India, in the last few years, has witnessed the development of an eco-system of young entrepreneurs, angels, and venture capitalists. More of the younger generation are aspiring to start their own ventures, hoping to make them successful and rake in their millions. One aspect which is becoming increasingly evident in the younger generation - there seems to be a hurry to succeed, and immense pressure to deliver on unreasonable goals to “get there quickly” and “if you don’t, someone else will”. But business rules don't change. Nor can you get an egg to hatch faster than it normally does. The rules that apply today are no different than those that applied to traditional success stories of the past.
Here’s some perspective that a young entrepreneur may want to ponder upon:
1. Patience is the key: An extremely small number of ventures are able to get into a high growth trajectory very quickly. Those are perhaps blue ocean ventures or have an early bird advantage. Some ventures have a gestation period and then they accelerate growth. Some ventures deliver a normal growth rate. Don’t let it frustrate you as long as you are running the ship profitably. If you are not growing fast enough, you need to fix the core issue. And also remember - not all businesses will grow at the same pace
2. Should money come first? Ensuring that your crew is highly motivated, passionate and self-driven, needs to come first. They will drive customer value and customer satisfaction, while you as a founder stay focused on the top and bottom-line. If your focus is constantly to exit, and you’ve set unreasonable expectation with your investors, you lose focus on your core business and you’ve set yourself on a downward slide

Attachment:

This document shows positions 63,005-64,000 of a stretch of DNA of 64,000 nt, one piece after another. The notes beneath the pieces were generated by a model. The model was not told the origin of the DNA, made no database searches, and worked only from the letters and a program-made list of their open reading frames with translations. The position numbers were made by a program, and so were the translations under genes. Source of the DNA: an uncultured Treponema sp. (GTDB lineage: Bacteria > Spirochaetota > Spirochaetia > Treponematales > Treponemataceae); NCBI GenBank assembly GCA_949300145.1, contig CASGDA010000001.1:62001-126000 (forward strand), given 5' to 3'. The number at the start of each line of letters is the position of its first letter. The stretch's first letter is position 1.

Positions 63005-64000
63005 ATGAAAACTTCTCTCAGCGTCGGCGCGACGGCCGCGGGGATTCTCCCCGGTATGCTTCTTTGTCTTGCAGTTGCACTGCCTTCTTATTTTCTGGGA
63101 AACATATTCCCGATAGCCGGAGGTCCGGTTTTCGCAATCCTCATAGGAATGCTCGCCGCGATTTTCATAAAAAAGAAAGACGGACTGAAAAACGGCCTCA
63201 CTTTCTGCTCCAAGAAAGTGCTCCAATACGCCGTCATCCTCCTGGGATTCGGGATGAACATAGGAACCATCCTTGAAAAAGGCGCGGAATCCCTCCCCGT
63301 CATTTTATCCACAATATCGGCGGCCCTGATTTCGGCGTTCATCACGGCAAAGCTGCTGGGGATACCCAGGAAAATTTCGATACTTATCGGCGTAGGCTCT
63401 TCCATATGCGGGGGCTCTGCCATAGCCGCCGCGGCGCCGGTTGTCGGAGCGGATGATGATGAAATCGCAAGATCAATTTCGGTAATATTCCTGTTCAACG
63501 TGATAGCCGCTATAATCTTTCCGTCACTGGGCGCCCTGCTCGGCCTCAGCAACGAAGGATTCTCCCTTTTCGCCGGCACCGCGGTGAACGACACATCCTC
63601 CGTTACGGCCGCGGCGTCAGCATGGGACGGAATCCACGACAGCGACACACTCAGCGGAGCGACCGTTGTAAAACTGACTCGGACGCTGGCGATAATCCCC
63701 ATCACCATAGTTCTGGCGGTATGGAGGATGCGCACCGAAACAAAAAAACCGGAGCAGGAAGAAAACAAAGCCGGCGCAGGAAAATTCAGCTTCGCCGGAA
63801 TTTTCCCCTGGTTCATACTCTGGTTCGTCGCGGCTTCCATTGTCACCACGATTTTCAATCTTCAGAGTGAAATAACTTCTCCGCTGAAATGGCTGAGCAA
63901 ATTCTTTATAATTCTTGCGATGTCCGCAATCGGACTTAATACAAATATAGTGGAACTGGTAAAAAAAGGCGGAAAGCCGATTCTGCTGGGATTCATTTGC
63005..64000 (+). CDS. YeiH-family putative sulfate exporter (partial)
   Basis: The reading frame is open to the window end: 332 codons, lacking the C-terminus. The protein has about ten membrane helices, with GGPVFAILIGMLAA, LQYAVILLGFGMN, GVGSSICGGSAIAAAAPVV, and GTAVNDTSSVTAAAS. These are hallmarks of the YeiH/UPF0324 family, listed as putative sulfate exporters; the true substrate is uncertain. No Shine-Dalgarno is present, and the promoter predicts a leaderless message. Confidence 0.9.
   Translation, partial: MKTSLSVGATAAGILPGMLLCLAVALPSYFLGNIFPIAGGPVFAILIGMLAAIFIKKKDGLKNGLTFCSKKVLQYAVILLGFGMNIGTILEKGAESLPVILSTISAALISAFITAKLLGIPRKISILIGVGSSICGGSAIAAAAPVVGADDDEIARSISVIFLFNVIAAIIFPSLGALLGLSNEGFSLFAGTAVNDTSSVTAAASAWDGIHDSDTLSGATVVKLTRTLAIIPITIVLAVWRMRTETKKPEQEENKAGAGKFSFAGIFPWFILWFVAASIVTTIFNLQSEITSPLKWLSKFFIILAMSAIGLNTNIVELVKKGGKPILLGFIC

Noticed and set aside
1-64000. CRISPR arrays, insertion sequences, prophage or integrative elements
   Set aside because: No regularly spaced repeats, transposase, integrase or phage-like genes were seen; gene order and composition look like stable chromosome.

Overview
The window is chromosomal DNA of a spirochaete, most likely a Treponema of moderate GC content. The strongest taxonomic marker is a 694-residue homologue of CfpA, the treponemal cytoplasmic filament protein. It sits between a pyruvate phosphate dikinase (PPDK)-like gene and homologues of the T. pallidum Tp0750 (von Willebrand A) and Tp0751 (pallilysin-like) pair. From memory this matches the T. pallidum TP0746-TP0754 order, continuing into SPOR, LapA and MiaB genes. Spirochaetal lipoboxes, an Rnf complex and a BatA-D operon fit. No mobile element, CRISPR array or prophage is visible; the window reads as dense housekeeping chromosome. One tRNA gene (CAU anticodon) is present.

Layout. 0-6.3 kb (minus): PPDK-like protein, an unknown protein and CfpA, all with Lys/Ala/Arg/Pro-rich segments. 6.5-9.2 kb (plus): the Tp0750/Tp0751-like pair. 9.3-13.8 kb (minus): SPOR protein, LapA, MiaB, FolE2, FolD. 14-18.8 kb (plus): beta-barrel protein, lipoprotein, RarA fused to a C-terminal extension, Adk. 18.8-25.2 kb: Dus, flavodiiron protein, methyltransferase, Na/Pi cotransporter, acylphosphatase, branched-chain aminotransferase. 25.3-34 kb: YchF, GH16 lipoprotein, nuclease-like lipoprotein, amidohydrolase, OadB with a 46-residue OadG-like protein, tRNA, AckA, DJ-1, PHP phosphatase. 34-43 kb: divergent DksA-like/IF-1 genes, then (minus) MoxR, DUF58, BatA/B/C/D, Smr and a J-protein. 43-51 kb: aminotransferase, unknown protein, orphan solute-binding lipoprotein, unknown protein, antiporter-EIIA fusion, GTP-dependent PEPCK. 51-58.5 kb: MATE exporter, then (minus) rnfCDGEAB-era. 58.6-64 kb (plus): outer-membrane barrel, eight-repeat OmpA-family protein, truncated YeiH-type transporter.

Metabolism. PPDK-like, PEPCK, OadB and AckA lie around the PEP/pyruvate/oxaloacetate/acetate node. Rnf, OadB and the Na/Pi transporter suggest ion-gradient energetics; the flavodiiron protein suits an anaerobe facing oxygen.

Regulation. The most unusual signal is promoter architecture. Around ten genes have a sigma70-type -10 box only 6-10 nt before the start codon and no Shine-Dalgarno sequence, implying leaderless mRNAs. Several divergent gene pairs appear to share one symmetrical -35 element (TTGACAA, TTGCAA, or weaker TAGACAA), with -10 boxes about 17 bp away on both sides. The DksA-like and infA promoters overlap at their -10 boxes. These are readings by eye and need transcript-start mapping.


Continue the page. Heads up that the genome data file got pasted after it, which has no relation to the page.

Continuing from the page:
3. Give it time: According to S&P, the average lifespan of a company has shrunk from 67 years in the 1920’s to now 15 years. No matter what, it will take a minimum of 5 – 10 years for a business to reach a relative level of maturity and to become attractive to an investor or a buyer. Rome was not built overnight. Sustenance is key and with that staying profitable and generating cash is of paramount importance to stay in the race
4. Raising capital is just a means to an end: Raising capital from investors is not an achievement! It’s just the beginning of your most stressful journey. Raise money if you really need to. Money does come with a lot of caveats, timelines, and steep goals to achieve. Being prudent in spending, conserving and optimising resources and judiciously investing in growth are key to your success. There’s no magical formula. Take advice from those Advisors that you look up to, whenever you have to make any strategic decision
5. Resting on your past laurels: We’ve often heard this story. Whether you come from a premier institute or you might have successful past record, the point to remember is that you’ve put in a tremendous amount of hard work to get there, and be successful. Now, running your own venture, you need to work multiple times harder than you did before, to get your venture to success. The dynamics are completely different.
There’s no shortcut to success. Those who have succeeded have consistently worked hard for years and implemented their plans well. They have been patient and have given it time to come to fruition. They have gone through the trudges and celebrated the victories. They have bruised themselves badly and emerged stronger with experience. Remember, you have to go through the lifecycle of the entrepreneur, and in the end, the experience that you gain will prove to be far more valuable than the money that you might make.